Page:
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Fate of Gitchell building remains in limbo



The fate of the historic Waldron Drug/Gitchell building at the foot of Washington Street is still up in the air after The Dalles City Council directed staff Monday to prepare paperwork for its demolition or relocation by a citizen group.

Matthew Klebes, assistant to the city manager, was told to draft an agreement for a nonprofit to move the aging structure that would address liability, location and timeline. Concurrently, he is also preparing a detailed demolition cost estimate.

Both options are to be brought back to the council for review in 120 days.

Last fall, the city advertised for people or companies interested in either restoring the building for potential public or private use, or eliminating its liability, to submit a proposal.

Local archaeologist Eric Gleason submitted the sole proposal. He wants to work with a nonprofit to save the building, which was constructed in either 1859 or 1867.

Although he preferred renovations on site, Gleason said community members were also willing to move the building away from the Union Pacific Railroad tracks, as requested by a city subcommittee that studied options.

Although there are no finances on hand to relocate or restore the building, Gleason told the council in January that citizens would partner with a nonprofit and then seek out grants and other funding sources.

At that time, staff was directed to find out if the city could allow a private entity to own a building that was located upon public land.

The council also wanted to know where the railroad stood on its potential use, given that part of the structure sits within its right-of-way.

Gene Parker, city attorney, told the council May 14 that a senior claims manager from the city’s insurance company advised that the building could be sold or turned over to a private entity.

However, any agreement would need to place responsibility for any mishap, including a potential collapse, with the new owner.

The railroad expressed significant concern to Julie Krueger, city manager, about any use of the building in its current location. Union Pacific officials told her the best options were to move the structure and nominal grant assistance for that plan might be available through the company’s Community Ties giving program.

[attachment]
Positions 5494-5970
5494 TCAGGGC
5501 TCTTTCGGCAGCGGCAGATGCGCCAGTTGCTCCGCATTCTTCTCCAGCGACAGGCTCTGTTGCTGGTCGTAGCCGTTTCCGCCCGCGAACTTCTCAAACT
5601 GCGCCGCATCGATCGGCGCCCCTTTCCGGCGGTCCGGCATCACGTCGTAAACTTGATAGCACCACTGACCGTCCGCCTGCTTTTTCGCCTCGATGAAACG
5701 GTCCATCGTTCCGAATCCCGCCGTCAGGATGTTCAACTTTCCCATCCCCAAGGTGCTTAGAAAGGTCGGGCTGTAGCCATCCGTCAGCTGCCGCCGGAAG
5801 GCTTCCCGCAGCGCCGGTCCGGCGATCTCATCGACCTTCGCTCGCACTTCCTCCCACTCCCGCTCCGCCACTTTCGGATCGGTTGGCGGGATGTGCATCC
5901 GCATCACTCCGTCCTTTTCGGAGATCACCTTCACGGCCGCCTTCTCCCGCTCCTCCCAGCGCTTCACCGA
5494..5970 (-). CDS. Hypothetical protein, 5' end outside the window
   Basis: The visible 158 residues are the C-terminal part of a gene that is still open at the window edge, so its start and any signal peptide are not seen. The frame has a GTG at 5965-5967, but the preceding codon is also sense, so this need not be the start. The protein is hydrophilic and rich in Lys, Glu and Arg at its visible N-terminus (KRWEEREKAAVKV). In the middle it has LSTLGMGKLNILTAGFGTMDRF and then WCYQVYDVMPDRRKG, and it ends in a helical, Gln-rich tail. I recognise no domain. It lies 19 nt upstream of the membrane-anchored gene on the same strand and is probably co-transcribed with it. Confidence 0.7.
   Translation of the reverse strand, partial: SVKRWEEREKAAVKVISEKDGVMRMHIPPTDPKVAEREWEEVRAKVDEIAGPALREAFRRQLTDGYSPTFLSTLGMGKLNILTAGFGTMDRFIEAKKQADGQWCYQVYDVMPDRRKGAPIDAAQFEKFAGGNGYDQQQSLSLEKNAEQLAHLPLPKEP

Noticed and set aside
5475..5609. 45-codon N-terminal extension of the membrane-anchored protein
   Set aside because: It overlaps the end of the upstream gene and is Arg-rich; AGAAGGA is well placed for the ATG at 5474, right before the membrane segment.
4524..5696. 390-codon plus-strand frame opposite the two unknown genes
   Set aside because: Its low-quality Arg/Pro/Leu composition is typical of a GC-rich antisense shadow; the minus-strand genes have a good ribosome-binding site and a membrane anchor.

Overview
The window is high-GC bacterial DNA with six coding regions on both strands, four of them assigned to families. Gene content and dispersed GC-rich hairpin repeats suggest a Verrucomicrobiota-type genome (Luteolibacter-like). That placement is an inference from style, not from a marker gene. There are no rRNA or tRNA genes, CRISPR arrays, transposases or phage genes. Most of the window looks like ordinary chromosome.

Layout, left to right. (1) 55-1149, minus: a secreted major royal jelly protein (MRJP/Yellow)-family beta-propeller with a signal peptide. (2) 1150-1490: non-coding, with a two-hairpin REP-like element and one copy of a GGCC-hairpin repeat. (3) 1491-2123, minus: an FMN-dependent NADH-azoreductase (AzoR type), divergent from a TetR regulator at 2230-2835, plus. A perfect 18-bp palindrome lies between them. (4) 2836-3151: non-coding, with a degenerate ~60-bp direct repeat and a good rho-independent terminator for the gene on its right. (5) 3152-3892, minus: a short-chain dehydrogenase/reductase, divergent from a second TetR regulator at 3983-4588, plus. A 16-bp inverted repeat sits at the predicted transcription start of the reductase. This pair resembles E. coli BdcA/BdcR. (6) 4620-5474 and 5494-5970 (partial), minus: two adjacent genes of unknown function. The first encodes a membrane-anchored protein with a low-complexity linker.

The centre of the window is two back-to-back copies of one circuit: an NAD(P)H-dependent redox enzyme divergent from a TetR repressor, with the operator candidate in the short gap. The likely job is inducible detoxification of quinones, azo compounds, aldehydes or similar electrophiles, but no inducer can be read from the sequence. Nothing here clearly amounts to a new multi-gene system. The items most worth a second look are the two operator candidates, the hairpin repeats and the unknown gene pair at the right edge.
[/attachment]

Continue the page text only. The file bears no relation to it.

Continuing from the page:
The vacant structure is considered unstable enough that no one can enter it. This restriction stems from the fact that “the first-floor joists are not attached to the wall … several joist ends, in particular over the east entrance, have substantially deteriorated over time,” according to an excerpt from a 2009 structural evaluation.

Since that analysis was done by Peter Meijer Architect, PC, city officials have been concerned about potential liability because they have been warned that the building is structurally unsound.Preliminary costs to demolish the building have ranged from $35,000 to $55,000 and could be higher to ensure that debris does not end up on nearby tracks, according to a staff report submitted to the council by Klebes and Krueger.

About a year ago, Mayor Steve Lawrence pointed out that the city had spent $316,000 to maintain, reinforce and stabilize the building, which it purchased for $7,357 in 2002.

It would cost about $700,000 to fix the structure, but it still might be unusable because of the right-of-way issue, said Lawrence.

He said it made no sense for the city to expend more money, a stance also taken by Councilor Russ Brown on Monday.

He said the city had spent $1 million to purchase a swath of property along First Street, including the land under the Gitchell Building, specifically to accommodate an expansion of the wastewater treatment plant.

The existing clarifier for that operation was sited about 100 feet east of the building and, if it were left in place, access could not be provided through the plant or the Lewis & Clark Festival Park to the west.

Any further expansion of the plant to accommodate population growth would find the operation almost at the doorstep of the Gitchell building, said Brown.

“If that building were anyplace else, I’d be all for saving it. I honestly don’t see any way of moving it,” he said.

Brown thought demolition was likely to be the only reasonable option due to the condition of the building.

Councilor Tim McGlothlin favored preserving the building, whether on site or relocated, because of its historic value.

The Oregon Inventory of Historic Properties and the National Register noted that the structure has been used as a Waldron Drug store, a post office, Masonic Lodge, apartments, newspaper office, feed store and paint store, among others.

“I would like to see it turned into a viable use,” said McGlothlin.

Councilor Taner Elliott said Brown and McGlothlin had both expressed valid viewpoints.

Elliott seconded the motion made by Brown to have Klebes and Krueger craft an agreement for Gleason to take over the building, with the proviso that it included a timeline for getting the building moved.

They also wanted to see what demolition would actually cost in case the council decided to go that direction later this year.

“It’s just sitting there deteriorating so we have to do something,” said Lawrence.



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